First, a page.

Tuesday, 8 October 2019

Yesterday’s poll showing that only one third of the electorate support exiting the EU without a deal is being interpreted by some as an indication that the PM is going against public opinion and should be reconsidering.  That seems to me to misunderstand the point – having around 34% support is enough under the UK’s electoral system, and the PM is more likely to interpret it as a very encouraging finding.  He doesn’t need the support of a majority, and public opinion on this one issue is unimportant.  All he needs is to ensure that all that 34% vote goes to his party (and of course that all his party’s candidates support no deal) and he could win the forthcoming general election with a thumping majority of seats.  And at the moment, that is the outcome which the polls are suggesting.
Personally, I’m not convinced that the polls are correct, or that the strategy will work.  Firstly, there is a real question as to whether the overall national figures will translate evenly across constituencies; in this election it seems likely to me that individual constituency battles (for instance those involving 'expelled' Tories) will be more important than has traditionally been the case.  Secondly, there is Scotland where the likeliest outcome is the annihilation of the Tories as an electoral force.  Thirdly, a Lib Dem surge in parts of England may well take a number of seats from the Tories, thereby pushing the winning line further out of reach.  And finally, there is a serious question as to whether long-term Labour voters who support Leave will really turn out and vote for the traditional enemy in the numbers which the Johnson strategy requires.  A hung parliament still seems the most probable outcome to me.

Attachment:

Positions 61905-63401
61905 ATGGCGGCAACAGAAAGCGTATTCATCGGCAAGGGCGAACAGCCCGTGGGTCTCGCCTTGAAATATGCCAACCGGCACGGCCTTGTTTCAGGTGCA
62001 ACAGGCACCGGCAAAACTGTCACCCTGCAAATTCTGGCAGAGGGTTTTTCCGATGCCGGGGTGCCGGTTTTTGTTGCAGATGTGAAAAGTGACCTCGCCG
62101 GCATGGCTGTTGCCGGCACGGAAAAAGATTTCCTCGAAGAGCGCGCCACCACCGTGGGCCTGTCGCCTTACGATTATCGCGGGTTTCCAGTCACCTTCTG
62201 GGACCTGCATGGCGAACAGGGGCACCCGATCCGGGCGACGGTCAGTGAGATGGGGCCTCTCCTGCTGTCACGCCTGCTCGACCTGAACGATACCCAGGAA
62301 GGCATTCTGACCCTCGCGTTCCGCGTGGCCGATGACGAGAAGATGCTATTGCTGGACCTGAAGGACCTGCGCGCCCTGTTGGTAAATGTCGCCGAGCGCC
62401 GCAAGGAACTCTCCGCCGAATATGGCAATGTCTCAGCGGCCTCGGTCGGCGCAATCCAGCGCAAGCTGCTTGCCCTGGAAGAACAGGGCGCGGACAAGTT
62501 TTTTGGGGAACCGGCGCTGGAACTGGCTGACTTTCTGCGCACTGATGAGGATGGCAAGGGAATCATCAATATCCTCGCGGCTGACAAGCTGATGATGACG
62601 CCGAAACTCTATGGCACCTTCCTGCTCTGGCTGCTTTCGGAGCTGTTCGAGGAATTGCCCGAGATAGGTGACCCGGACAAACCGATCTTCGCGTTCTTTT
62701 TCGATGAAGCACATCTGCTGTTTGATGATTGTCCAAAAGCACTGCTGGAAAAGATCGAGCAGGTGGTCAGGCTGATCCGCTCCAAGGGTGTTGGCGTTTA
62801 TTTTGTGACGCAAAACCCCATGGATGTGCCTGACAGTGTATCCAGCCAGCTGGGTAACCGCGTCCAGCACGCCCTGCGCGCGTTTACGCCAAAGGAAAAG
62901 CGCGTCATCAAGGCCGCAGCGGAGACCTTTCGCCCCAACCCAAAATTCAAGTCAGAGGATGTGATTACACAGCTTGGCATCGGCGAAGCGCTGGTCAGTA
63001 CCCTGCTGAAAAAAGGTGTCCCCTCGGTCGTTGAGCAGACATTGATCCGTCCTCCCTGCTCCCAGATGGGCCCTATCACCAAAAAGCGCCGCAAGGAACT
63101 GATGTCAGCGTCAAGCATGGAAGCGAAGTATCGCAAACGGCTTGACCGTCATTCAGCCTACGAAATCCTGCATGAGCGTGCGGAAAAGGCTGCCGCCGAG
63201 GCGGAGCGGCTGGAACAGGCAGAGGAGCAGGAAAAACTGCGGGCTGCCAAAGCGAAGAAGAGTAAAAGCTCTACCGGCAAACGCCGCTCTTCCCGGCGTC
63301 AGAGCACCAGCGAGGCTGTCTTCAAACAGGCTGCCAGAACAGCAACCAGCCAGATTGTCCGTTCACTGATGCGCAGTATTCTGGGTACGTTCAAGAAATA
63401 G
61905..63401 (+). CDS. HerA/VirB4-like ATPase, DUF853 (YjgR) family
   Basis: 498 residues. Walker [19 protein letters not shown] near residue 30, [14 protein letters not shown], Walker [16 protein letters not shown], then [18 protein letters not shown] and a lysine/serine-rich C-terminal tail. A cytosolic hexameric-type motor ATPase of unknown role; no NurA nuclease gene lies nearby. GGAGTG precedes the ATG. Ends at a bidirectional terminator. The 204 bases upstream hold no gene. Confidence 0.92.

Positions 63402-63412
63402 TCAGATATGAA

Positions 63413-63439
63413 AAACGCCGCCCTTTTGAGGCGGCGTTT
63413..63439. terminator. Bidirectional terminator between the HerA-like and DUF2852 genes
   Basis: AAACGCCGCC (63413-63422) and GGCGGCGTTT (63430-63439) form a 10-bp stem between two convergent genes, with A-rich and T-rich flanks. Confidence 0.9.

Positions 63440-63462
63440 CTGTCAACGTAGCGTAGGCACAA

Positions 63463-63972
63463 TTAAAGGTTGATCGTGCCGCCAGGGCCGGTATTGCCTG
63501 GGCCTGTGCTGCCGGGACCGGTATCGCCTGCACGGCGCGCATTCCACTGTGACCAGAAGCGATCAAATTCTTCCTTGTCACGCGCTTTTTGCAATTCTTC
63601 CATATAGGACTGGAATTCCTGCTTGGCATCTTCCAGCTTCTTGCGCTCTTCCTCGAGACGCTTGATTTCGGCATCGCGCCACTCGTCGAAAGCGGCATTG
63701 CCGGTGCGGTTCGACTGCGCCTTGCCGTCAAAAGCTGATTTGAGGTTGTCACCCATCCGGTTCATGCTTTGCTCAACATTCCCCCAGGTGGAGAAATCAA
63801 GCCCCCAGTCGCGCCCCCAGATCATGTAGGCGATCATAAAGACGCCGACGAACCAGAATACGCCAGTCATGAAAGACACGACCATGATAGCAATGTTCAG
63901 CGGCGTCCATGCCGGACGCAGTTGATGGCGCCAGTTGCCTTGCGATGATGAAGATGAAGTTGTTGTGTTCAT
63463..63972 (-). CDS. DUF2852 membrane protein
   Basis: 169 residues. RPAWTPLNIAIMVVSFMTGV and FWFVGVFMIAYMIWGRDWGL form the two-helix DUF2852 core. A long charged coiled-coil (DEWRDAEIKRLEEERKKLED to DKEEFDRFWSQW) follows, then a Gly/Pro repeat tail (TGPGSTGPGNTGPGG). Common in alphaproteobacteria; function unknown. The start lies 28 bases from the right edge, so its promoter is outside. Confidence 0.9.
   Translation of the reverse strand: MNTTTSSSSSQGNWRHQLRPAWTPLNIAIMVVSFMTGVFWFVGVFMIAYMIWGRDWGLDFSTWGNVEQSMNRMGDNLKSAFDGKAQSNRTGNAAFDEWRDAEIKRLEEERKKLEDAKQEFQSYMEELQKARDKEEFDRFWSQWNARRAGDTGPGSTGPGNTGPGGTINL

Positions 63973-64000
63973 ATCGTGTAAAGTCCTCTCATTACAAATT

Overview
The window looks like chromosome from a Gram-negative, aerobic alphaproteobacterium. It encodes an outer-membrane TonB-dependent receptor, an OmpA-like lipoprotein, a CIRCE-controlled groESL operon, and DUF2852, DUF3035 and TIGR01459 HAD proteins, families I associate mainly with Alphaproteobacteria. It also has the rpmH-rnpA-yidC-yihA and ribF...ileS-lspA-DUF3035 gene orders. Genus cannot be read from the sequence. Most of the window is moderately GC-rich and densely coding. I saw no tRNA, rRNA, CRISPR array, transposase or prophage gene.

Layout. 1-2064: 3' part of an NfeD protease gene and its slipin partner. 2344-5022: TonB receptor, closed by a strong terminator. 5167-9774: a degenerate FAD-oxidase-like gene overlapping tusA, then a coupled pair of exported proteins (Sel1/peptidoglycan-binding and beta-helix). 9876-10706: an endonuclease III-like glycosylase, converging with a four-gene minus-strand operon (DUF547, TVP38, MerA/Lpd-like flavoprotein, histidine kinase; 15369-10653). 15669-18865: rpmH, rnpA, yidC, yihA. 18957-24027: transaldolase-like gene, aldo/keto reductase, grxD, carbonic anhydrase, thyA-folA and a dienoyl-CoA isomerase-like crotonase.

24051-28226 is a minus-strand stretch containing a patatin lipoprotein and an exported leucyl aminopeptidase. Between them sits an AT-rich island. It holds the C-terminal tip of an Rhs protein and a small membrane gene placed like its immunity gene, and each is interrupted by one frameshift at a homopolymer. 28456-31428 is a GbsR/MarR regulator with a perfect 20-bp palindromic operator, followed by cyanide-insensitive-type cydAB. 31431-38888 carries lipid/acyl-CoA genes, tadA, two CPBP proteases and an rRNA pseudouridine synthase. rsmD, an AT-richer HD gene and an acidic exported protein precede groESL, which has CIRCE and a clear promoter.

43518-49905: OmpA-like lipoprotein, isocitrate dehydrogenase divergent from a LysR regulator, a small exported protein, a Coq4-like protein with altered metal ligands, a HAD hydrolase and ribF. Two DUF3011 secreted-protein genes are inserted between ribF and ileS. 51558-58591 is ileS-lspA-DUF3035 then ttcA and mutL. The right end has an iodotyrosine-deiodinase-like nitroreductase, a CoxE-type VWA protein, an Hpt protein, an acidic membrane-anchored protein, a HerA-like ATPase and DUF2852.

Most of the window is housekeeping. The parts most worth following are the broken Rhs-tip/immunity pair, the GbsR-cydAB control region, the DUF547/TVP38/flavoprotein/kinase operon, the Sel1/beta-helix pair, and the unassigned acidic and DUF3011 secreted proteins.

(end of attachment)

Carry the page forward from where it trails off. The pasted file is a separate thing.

Let us suppose, however, that that analysis is wrong, that Johnson manages to unite most of that 34% behind his party as well as hanging on to less-convinced traditional Tory voters in sufficient numbers to win a large majority of parliamentary seats.  What then?  I wonder if he’s even thought forward to that point – he does, after all, have something of a reputation for flying by the seat of his pants.  It seems to me that his troubles, far from being resolved by a quick no deal Brexit, would be just starting. 
In the absence of a withdrawal agreement there would be no transition period, and all existing arrangements with the EU would, legally, come to an immediate end along with all the EU-brokered trade agreements.  For all Trump’s old talk of quick deals, negotiating a deal would probably take at least 5 years and probably more – the UK will not be dealing with Trump at the point of signature but with his successor (although that’s probably a plus rather than a minus); and negotiating other deals will probably take longer.  There would be customs checks at the border across Ireland, and the UK would be starting a long drawn-out process of negotiating a trade deal with 27 EU countries acting in concert, all of which it has spent 3 years mightily p***ing off, and for whom dealing with all the issues which were supposed to have been dealt with in the Withdrawal Agreement will be their starting point.  And all those voters who thought that the supposed difficulties of no deal were just Project Fear start to disover the truth.
His main objective (continuing to occupy the post of PM) would have been achieved, but I wonder how long it would be before letters started arriving in the in-tray of the chair of the 1922 Committee…

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